Volume 18 • Issue 18 | September 23 - 29, 2005

ELAINE STRITCH “AT HOME AT THE CARLYLE’
Through October 29 at Café Carlyle
Madison Avenue at 76th Street
Music charge $105 to $125 depending
on night
Dinner is required and will be served
from 6:30 p.m.
(212.744.1600; thecarlyle.com)

Photo by Denise Winters

Elaine Stritch, the woman who was told she would go nowhere, is singing this month and next at the Café Carlyle.

Keeping the room in Stritches

By Jerry Tallmer

“I don’t get many love songs,” said Elaine Stritch from a high stool facing a preview audience in the Café Carlyle, where she was about to start a seven-week gig through October 29. “I’m not complaining, I’m boasting,” said the mistress of the tough, the bitter, the Sondheimian.

And then she proceeded to bring the house down with a love song—“That’s Him,” music by Kurt Weill, lyrics by Ogden Nash—that reminds her of John Day, the husband whom death snatched from her in 1982. And she did it again, later, when the amplification went out—“No problem!”—during her powerhouse rendition of “Fifty Percent,” an exquisite number by Alan and Marilyn Bergman and Billy Goldenberg, as if from the lips of a woman who has unbelievably found a new love after the death of her husband a year and a half earlier.

This time the house rose to its feet amid shouts of “Wow!” and a general appreciative roar.

“I had one great marriage in my life,” said Stritch—the tart, funny, acerbic Stritch—“but not before several out-of-town tryouts.” She catalogues a few of those tryouts, including one chap on whose tombstone she would have carved: “Here lies Gary Pudney … about everything” and, at another time and place, “a juvenile 17 years my junior … [who] was romancing me to further his fucking career.”

Innocent Stritch pause.

“I can say fucking. The fucking phones. The fucking traffic. I just can’t say fucking when it really means fucking.”

As her second encore, she closed out the hour and a half with breathtaking restraint (yes!) on a yet more beautiful love song, Cy Coleman and Carolyn Leigh’s “Amazing.”

But this woman, this Stritch—in “my 60th year in New York”—is what’s amazing. This “perfectly marvelous girl, in this perfectly marvelous room” (thank you, Kander & Ebb). She stands there in a long-sleeved white blouse, black jumper, back straight, fists clenching and unclenching, left hand on hip, right hand steering, fingers jabbing air when not pointing this way, that way, arms at climax thrown wide, and she delivers.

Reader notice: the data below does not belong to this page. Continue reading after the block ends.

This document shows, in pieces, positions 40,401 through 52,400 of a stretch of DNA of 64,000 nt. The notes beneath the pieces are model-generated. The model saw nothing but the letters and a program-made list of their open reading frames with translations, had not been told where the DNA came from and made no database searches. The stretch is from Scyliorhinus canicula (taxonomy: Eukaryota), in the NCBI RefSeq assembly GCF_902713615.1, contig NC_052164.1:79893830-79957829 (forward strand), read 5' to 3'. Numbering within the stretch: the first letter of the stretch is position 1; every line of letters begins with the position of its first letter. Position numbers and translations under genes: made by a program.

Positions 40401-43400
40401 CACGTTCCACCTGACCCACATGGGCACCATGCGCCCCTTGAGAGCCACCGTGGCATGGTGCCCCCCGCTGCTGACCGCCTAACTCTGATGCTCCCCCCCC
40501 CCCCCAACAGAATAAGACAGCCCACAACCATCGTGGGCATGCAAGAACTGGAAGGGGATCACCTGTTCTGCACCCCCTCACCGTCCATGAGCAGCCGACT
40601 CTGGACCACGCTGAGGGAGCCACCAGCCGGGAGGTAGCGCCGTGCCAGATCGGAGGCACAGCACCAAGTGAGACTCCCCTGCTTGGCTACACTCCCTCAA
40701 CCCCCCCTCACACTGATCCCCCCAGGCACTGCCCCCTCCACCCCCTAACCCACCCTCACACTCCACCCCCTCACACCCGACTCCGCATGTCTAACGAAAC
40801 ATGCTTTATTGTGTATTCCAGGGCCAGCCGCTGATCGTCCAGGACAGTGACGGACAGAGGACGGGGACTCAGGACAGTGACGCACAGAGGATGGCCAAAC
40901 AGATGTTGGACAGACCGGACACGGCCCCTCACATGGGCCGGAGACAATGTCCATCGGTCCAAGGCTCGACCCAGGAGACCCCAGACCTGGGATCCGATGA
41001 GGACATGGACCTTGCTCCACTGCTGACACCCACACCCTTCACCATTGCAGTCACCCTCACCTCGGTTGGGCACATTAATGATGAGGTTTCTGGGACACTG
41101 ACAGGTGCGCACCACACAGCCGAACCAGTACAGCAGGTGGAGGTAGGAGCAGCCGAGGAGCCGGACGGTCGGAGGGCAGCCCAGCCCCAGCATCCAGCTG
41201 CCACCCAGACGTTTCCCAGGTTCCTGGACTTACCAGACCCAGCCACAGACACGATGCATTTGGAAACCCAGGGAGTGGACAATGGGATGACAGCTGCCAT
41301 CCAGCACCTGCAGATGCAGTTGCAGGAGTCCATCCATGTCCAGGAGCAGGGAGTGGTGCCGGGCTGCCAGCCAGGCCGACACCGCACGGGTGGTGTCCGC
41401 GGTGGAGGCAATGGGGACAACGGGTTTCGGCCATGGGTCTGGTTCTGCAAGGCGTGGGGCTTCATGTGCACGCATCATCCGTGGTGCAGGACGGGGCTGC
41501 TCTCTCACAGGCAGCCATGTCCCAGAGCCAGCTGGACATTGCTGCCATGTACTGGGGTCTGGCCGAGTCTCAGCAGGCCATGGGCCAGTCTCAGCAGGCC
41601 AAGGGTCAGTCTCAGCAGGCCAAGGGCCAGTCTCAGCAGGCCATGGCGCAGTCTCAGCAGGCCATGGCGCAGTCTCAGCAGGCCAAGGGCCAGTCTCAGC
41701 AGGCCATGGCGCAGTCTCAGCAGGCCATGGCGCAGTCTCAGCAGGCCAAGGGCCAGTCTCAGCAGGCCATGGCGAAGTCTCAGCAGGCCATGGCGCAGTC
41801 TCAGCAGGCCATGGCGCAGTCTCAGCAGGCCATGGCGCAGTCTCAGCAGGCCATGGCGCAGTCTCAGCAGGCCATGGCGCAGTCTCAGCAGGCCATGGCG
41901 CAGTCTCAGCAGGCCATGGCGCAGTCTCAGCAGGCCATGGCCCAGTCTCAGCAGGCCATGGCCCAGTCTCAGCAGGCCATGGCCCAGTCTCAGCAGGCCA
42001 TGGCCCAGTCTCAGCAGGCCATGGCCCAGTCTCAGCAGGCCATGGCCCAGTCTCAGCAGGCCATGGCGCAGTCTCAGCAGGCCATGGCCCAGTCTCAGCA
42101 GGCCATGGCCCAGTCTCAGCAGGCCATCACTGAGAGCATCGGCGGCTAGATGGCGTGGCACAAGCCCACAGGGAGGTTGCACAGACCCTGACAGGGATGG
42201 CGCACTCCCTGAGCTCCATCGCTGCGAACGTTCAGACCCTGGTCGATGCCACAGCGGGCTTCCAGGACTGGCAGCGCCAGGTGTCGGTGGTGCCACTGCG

I don’t know if the nuns back in Birmingham, Michigan, were drilling the posture into young Elaine the way Miss Fisher, my mother’s once-upon-a-time governess, drilled it into my mother, pressing an umbrella against the small of the back from the crooks of both elbows, but those Michigan nuns sure got at least this part of the job done. As for the rest of it…

She sings, Stritch does, and tells stories, old chestnuts, among them some old chestnuts that one has never heard before, including one involving a sort of TV talk-show beauty contest between two opera greats a bit along in years, Lily Pons and Mary Garden, that climaxes in the line: “From now on it’s zzzee lemons.”

There’s also one that is not quite that nice or funny, about Frank Sinatra and Sinatra’s long memory for anger. Fifteen years after Sinatra and Stritch had traded verbal jabs at a party chez Tony Curtis and Janet Leigh in Beverly Hills where Elaine had boozily proclaimed, “You can say what you want, but the son of a bitch can sing,” Sinatra coldly dismissed her at the Stork Club in New York.

“I remember you,” he said. “You’re the girl who’s going no place.”

Well, that girl went to London to star in Noel Coward’s “Sail Away,” and she also has a couple of stories about the Noel Coward who adored her and deplored her—her excesses, that is—and called her Stritchie. One of the moments pivots on the f-word, so we’ll skip that, this time around. Another follows a party on a boat on the Thames during which she’d got rather plastered. “By the way, Stritchie,” Coward advises her, “throwing champagne glasses into the Thames went out in ’29.”

It might be noted that Elaine Stritch has been a bone-dry reformed alcoholic for many years now, and took the occasion to so inform another onetime big drinker during a Kennedy Center Honors visit to his White House.

“I’ve never done a cabaret act before and got paid for it,” said theater and songdom’s Elaine Stritch at this tense, crucial (for her) preview, where she was (and will hereafter be) most ably supported by her music director Rob Bowman at the piano, Lou Bruno on bass, Dave Gale on trumpet, brother Jack Gale on trombone, Paul Pizzuti on drums, and Les Scott on reeds.

“You know what they say,” she said. “The circus is either in town or it isn’t.”

At the Café Carlyle these nights, it sure is.


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